• June 16, 2020
    PROFILE SUBMITTED

    Wai was submitted by Bue Wah Say, Project Officer at Burma Children Medical Fund.

  • June 16, 2020
    TREATMENT OCCURRED

    Wai received treatment at Mae Sot General Hospital in Thailand. Medical partners often provide care to patients accepted by Watsi before those patients are fully funded, operating under the guarantee that the cost of care will be paid for by donors.

  • June 18, 2020
    PROFILE PUBLISHED

    Wai's profile was published to start raising funds.

  • July 10, 2020
    TREATMENT UPDATE

    Wai's treatment was successful. Read the update.

  • August 28, 2020
    FULLY FUNDED

    Wai's treatment was fully funded.

Funded by 26 donors

Funded by 26 donors

Treatment
Lens Replacement
  • Cost Breakdown
  • Diagnosis
  • Procedure
On average, it costs $3,505 for Wai's treatment
Subsidies fund $2,005 and Watsi raises the remaining $1,500
Hospital Fees
$1,597
Medical Staff
$501
Medication
$186
Supplies
$1,020
Labs
$30
Other
$171
  • Symptoms
  • Impact on patient's life
  • Cultural or regional significance

​What kinds of symptoms do patients experience before receiving treatment?

Patients may experience blurred or dim vision, shadows or blind spots in the field of vision, sensitivity to light and glare, and double vision.

​What is the impact on patients’ lives of living with these conditions?

Reduced vision can result in social isolation, depression, increased risk of falling and accidents, and ultimately a greater tendency to be disabled. Without surgery, the patient will have no choice but to live with end-stage ocular disease, often resulting in blindness or pain.

What cultural or regional factors affect the treatment of these conditions?

The healthcare system in Burma does not permit the average citizen to receive proper eye examinations. This lack of attention to ocular health is due to a variety of reasons. However, a low optometrist-to-population ratio and insufficient funds are the leading causes.

  • Process
  • Impact on patient's life
  • Risks and side-effects
  • Accessibility
  • Alternatives

What does the treatment process look like?

Surgery will only be performed if the pressure in the eye is stable. The time it takes to stabilize the pressure in the eye depends on the severity of damage to the eye.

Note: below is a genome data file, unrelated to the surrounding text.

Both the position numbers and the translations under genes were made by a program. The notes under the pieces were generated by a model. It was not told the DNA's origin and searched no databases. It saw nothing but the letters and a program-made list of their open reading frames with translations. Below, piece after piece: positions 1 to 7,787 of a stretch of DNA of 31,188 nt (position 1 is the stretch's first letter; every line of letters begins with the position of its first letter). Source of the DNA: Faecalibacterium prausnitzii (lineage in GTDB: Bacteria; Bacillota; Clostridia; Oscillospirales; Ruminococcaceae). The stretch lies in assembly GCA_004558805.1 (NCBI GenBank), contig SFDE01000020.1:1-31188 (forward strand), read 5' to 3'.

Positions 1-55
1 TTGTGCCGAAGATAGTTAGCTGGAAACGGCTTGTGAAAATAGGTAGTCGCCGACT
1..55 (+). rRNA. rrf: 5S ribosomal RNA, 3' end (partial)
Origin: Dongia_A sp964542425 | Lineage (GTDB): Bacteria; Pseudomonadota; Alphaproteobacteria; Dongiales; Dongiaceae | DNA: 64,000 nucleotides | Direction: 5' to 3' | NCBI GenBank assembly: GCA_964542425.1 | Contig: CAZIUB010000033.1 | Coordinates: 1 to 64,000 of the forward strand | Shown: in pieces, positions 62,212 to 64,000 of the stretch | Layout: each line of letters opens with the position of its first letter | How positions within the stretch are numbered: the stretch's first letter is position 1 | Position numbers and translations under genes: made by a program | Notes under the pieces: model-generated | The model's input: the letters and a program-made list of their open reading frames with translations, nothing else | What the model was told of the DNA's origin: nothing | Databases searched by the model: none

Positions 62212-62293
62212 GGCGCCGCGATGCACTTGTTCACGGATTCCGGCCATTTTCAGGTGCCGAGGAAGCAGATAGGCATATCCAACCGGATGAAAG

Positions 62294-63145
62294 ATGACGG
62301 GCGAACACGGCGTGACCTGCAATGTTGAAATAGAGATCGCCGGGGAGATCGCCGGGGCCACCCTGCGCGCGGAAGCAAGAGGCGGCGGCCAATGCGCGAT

What is the impact of this treatment on the patient’s life?

The patient will regain his or her vision, though it may not be perfectly clear. Fortunately, the surgery prevents a complete loss of vision.

What potential side effects or risks come with this treatment?

Potential side effects include bleeding, infection, scarring, persistent swelling, wound separation, and the need to undergo additional surgery.

How accessible is treatment in the area? What is the typical journey like for a patient to receive care?

Burma has 309 ophthalmologists and 150 eye nurses. Fewer than half of the ophthalmologists perform surgery, and almost two-thirds confine their practice to the cities of Yangon (with a population of about six million) and Mandalay (about three million), where many people have the financial capacity to meet high out-of-pocket healthcare expenses. Aside from these main facilities, there is roughly one ophthalmologist for every 500,000 people, and eye health screening and treatment for children and adults is neither comprehensive nor consistent.

What are the alternatives to this treatment?

There are no alternatives. If left untreated, the patient will eventually lose his or her vision completely.

Meet another patient you can support

100% of your donation funds life-changing surgery.

Meet another patient you can support

100% of your donation funds life-changing surgery.